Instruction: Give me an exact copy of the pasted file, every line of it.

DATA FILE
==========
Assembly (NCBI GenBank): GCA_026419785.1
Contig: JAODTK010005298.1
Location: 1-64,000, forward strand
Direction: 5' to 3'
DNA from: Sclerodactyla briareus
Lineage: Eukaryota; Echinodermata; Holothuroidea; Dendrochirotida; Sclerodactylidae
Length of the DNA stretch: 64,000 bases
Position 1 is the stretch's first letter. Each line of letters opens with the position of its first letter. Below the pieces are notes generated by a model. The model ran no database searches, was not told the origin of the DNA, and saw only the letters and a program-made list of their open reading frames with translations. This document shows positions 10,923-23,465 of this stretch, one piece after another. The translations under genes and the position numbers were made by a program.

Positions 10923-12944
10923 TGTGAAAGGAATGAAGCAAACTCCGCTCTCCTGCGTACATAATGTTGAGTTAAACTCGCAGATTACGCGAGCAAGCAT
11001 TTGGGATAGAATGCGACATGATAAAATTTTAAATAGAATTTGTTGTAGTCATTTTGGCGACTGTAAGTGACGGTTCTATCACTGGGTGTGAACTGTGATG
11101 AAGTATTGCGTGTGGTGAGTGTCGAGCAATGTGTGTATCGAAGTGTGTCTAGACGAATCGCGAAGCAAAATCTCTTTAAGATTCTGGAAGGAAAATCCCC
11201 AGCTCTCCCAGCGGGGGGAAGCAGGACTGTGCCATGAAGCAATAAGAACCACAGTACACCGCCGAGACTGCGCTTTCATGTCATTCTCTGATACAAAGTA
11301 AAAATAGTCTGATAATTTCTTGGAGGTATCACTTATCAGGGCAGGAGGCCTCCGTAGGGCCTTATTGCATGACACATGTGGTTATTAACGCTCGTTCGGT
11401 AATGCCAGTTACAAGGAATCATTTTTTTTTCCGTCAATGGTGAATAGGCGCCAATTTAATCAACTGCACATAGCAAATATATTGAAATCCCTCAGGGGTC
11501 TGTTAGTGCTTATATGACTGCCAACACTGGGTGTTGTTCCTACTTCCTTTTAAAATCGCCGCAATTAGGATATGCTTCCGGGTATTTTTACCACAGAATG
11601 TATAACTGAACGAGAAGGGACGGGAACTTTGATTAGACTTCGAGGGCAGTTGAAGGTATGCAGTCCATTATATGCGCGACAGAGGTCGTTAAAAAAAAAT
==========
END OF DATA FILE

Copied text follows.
Assembly (NCBI GenBank): GCA_026419785.1
Contig: JAODTK010005298.1
Location: 1-64,000, forward strand
Direction: 5' to 3'
DNA from: Sclerodactyla briareus
Lineage: Eukaryota; Echinodermata; Holothuroidea; Dendrochirotida; Sclerodactylidae
Length of the DNA stretch: 64,000 bases
Position 1 is the stretch's first letter. Each line of letters opens with the position of its first letter. Below the pieces are notes generated by a model. The model ran no database searches, was not told the origin of the DNA, and saw only the letters and a program-made list of their open reading frames with translations. This document shows positions 10,923-23,465 of this stretch, one piece after another. The translations under genes and the position numbers were made by a program.

Positions 10923-12944
10923 TGTGAAAGGAATGAAGCAAACTCCGCTCTCCTGCGTACATAATGTTGAGTTAAACTCGCAGATTACGCGAGCAAGCAT
11001 TTGGGATAGAATGCGACATGATAAAATTTTAAATAGAATTTGTTGTAGTCATTTTGGCGACTGTAAGTGACGGTTCTATCACTGGGTGTGAACTGTGATG
11101 AAGTATTGCGTGTGGTGAGTGTCGAGCAATGTGTGTATCGAAGTGTGTCTAGACGAATCGCGAAGCAAAATCTCTTTAAGATTCTGGAAGGAAAATCCCC
11201 AGCTCTCCCAGCGGGGGGAAGCAGGACTGTGCCATGAAGCAATAAGAACCACAGTACACCGCCGAGACTGCGCTTTCATGTCATTCTCTGATACAAAGTA
11301 AAAATAGTCTGATAATTTCTTGGAGGTATCACTTATCAGGGCAGGAGGCCTCCGTAGGGCCTTATTGCATGACACATGTGGTTATTAACGCTCGTTCGGT
11401 AATGCCAGTTACAAGGAATCATTTTTTTTTCCGTCAATGGTGAATAGGCGCCAATTTAATCAACTGCACATAGCAAATATATTGAAATCCCTCAGGGGTC
11501 TGTTAGTGCTTATATGACTGCCAACACTGGGTGTTGTTCCTACTTCCTTTTAAAATCGCCGCAATTAGGATATGCTTCCGGGTATTTTTACCACAGAATG
11601 TATAACTGAACGAGAAGGGACGGGAACTTTGATTAGACTTCGAGGGCAGTTGAAGGTATGCAGTCCATTATATGCGCGACAGAGGTCGTTAAAAAAAAAT